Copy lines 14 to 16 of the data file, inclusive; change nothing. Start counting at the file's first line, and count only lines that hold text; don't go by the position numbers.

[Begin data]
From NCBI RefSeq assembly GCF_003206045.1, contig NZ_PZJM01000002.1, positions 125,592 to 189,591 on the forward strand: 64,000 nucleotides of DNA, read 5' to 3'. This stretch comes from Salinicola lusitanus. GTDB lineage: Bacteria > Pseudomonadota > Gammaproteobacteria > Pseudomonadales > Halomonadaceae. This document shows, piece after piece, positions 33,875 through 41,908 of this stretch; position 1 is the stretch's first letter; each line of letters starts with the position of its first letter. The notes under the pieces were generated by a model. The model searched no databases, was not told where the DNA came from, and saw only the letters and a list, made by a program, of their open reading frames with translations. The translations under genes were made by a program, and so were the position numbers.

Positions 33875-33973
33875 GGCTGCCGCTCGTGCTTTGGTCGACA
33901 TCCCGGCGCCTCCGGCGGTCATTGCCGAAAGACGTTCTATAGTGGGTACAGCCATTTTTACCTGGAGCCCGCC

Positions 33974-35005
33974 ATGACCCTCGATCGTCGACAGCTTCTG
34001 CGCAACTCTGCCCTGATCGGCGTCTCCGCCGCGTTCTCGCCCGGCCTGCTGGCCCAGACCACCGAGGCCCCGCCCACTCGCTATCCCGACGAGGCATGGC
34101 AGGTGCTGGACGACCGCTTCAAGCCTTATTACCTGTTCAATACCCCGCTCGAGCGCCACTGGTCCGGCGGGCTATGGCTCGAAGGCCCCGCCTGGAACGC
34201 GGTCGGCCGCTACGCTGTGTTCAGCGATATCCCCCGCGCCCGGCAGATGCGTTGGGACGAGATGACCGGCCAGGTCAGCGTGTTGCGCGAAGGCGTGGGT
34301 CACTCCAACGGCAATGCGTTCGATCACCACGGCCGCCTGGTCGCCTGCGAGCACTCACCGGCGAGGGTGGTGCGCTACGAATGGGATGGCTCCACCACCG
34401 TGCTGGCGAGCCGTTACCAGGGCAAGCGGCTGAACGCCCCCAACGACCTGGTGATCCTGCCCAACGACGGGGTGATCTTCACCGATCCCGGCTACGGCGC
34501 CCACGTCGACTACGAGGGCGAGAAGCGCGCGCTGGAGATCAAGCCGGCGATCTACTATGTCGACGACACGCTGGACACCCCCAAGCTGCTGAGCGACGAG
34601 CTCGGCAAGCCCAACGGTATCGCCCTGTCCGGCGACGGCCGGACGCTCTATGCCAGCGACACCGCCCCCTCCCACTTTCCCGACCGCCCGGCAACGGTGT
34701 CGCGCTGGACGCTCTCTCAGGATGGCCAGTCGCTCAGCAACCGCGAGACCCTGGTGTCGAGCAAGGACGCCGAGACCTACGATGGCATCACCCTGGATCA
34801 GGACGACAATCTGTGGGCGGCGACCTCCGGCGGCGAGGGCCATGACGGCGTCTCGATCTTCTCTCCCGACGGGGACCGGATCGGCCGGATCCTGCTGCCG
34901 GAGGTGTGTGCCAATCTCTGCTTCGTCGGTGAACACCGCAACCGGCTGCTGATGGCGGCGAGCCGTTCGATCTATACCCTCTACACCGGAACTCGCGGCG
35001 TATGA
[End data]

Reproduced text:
34701 CGCGCTGGACGCTCTCTCAGGATGGCCAGTCGCTCAGCAACCGCGAGACCCTGGTGTCGAGCAAGGACGCCGAGACCTACGATGGCATCACCCTGGATCA
34801 GGACGACAATCTGTGGGCGGCGACCTCCGGCGGCGAGGGCCATGACGGCGTCTCGATCTTCTCTCCCGACGGGGACCGGATCGGCCGGATCCTGCTGCCG
34901 GAGGTGTGTGCCAATCTCTGCTTCGTCGGTGAACACCGCAACCGGCTGCTGATGGCGGCGAGCCGTTCGATCTATACCCTCTACACCGGAACTCGCGGCG